Academic Writing Month is a focus for SAGE MethodSpace each November. Each year we offer posts about the practical skills and forms or publication relevant to researchers and writers. (See the unfolding series for AcWriMo 2020.)
I wrote this post for AcWriMo 2018, but today is Fountain Pen Day, so I am revisiting it. During the Covid-19 pandemic we’ve seen two seemingly divergent trends. On one side, even digital Luddites have had to become acquainted with videoconferencing for professional and personal communication. At the same time, countless articles have encouraged people to deal with isolation and stress using analog means, such as diaries, journaling, and snail mail letters and postcards.
I confess, I am a fountain pen fanatic. In this post I’ll speak from experience, and draw on some research as well.
Writing by hand helps me develop reflective and creative skills that I believe make me a better researcher and academic writer. I have developed a hybrid writing style. I make notes, to-do lists, and sketches with a fountain pen. I compose on a computer. The physicality of handwriting is heightened when a fountain pen is in hand. Fountain pen users develop fond relationships with their pens. It is hard to have warm feelings about a computer: while we might like our laptops or tablets, we know they will become obsolete and be replaced. Pens, however, can last a lifetime.
Why bother with a fountain pen?
The reasons are aesthetic and personal. As Philip Hensher observed in The Missing Link: The Lost Art of Handwriting, “handwriting is what registers our individuality… it involves us in a relationship with the written word which is sensuous, immediate and individual.” (p. 17). You can fill your pens with your favorite color inks, and write in wispy fine or boldly broad strokes.
My sense is that writing by hand connects with different parts of the brain than by typing. The pen seems to release the right-brain’s creativity. If I am feeling intimidated by the awesome where-to-start moment, the responsibility to put words on a new blank document, I might pick up a pen. A doodle might tone down the stress. I can sketch ideas into a diagram, or outline main points, then turn back to the screen to move forward. And some of the pen noodlings will become usable figures when transferred into a graphics program.
As with many things in life, what one person considers a pleasure, another considers an annoyance. Fountain pen lovers find the caretaking involved, like cleaning or refilling the pen with ink, to be small rituals. Such rituals are beneficial moments of reflection, a pause that helps me re-assess the direction I am taking with the writing on the screen.
Apparently I am not alone in my enjoyment of pen on paper as a complement to technology. David Sax described his surprise at seeing Silicon Valley techies with Moleskin notebooks, rather than computer notebooks. While many thought paper notebooks were a thing of the past, sales are soaring. Sax pointed out that:
A paper notebook is a walled garden, free from detours (except doodling), and requiring no learning curve….Moves back toward analog methods and tools seek, in a way, to undo many of the most heralded productivity advances of the digital era, which have morphed into vast time sucks. The same individuals and companies who once touted multitasking and ’round-the-clock connectivity are now actively searching for solutions that return work methods to a scale better adapted to human needs and traits.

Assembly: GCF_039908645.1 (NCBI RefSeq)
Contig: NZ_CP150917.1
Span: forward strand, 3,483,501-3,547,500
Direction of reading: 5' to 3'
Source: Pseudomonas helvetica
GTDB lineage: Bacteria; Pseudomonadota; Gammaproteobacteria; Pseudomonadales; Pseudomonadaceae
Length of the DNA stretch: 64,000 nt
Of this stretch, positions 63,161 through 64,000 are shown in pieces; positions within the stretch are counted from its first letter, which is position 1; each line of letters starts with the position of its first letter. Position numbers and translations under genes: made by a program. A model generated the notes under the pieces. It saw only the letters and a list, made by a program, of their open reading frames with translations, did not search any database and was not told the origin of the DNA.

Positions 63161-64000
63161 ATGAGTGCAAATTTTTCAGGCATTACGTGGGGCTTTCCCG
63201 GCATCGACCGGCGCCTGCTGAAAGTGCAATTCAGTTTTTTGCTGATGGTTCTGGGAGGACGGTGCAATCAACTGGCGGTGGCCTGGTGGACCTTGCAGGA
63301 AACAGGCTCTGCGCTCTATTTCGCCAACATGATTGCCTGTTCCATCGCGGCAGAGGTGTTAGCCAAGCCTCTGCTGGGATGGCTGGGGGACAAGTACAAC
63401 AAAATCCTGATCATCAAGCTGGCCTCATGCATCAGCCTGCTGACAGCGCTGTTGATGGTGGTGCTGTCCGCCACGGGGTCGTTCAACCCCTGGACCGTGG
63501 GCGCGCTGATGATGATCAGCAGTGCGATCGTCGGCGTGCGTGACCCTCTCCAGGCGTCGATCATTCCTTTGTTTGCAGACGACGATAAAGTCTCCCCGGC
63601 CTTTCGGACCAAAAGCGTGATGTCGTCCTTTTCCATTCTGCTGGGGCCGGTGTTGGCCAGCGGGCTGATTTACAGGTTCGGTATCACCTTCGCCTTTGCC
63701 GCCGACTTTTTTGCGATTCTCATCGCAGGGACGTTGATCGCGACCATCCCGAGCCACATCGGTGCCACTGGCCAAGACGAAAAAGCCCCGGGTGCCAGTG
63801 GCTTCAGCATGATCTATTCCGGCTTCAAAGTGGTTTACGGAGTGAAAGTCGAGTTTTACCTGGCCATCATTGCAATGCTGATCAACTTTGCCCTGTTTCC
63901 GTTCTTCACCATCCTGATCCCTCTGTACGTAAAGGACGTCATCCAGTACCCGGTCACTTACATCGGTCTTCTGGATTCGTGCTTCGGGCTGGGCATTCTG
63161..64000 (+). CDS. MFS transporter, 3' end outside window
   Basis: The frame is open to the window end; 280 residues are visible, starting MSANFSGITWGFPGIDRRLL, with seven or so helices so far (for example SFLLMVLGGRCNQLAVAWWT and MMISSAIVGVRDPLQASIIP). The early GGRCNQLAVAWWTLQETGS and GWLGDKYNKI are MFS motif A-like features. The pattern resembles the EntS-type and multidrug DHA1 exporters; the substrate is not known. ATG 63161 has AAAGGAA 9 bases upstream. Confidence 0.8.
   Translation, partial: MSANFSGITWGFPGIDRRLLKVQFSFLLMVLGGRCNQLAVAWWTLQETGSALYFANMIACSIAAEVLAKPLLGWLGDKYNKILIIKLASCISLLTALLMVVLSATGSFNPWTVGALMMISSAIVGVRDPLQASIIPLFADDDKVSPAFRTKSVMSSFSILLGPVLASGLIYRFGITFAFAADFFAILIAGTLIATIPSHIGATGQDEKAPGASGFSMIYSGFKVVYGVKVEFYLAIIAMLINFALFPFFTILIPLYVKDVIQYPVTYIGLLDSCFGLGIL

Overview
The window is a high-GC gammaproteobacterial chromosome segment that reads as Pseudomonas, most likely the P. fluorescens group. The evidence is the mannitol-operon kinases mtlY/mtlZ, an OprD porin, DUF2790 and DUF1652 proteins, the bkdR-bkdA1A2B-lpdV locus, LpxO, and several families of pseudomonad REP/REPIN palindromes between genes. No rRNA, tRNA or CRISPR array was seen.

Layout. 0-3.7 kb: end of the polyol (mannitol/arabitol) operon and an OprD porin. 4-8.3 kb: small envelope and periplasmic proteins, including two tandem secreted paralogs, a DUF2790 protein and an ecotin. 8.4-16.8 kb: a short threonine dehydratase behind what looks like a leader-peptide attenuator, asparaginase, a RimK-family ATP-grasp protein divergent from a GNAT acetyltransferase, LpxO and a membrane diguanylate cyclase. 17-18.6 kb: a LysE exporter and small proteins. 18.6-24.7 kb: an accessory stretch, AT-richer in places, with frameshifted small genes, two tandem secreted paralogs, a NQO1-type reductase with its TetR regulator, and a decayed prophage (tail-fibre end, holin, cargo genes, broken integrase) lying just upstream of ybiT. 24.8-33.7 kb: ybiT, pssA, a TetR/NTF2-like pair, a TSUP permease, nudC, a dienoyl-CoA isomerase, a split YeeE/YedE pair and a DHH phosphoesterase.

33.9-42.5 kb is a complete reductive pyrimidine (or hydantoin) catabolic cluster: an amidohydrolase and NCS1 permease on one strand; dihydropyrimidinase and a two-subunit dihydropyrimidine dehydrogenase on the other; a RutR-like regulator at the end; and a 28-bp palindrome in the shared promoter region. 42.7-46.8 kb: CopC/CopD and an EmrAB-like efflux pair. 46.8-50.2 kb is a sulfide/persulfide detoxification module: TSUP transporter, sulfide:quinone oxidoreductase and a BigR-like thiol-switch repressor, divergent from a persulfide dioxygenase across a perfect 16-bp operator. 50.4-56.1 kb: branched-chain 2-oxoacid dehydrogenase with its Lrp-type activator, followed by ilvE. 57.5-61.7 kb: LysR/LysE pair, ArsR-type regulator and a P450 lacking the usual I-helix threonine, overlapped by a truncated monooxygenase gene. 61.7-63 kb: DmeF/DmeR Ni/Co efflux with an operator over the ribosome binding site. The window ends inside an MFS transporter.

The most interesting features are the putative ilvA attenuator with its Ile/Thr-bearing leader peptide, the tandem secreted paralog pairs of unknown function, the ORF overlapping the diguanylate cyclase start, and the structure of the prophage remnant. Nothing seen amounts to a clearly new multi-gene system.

Mueller (2014) and Aragón-Mendizábal et al (2016) compared college students’ performance when they typed notes with a computer and when they wrote them by hand. Both studies found that students who used computer-written notes performed better on assignments that expected them to retrieve and reproduce factual information. Both studies found that handwriting students’ performance was higher when the learning activity required more conceptual thinking and deeper levels of processing than simple transcription (Aragón-Mendizábal, Delgado-Casas, Navarro-Guzmán, Menacho-Jiménez, & Romero-Oliva, 2016; Mueller & Oppenheimer, 2014). While these small studies do not offer adequate evidence to suggest that all students who type notes miss important learning, they point raise important questions about how the ways we put words onto paper relate to how we think and learn. I have not found research that looked at these kinds of questions from the other side, to explore the styles and choices of academic writers. Might writing by hand help us connect with deeper conceptual interpretations of the content?
The balance and mix of pens, computers, devices, or all of the above, reflects individual preferences. This Academic Writing Month, might you try something new and see whether your preferences are ripe for change? Use the comment area to share ideas, observations, experiences.
Aragón-Mendizábal, E., Delgado-Casas, C., Navarro-Guzmán, J.-I., Menacho-Jiménez, I., & Romero-Oliva, M.-F. (2016). A comparative study of handwriting and computer typing in note-taking by university students. Análisis comparativo entre escritura manual y electrónica en la toma de apuntes de estudiantes universitarios., 24(48), 101-107. doi:10.3916/C48-2016-10
Mueller, P. A., & Oppenheimer, D. M. (2014). The pen is mightier than the keyboard: advantages of longhand over laptop note taking. Psychol Sci, 25(6), 1159-1168. doi:10.1177/0956797614524581
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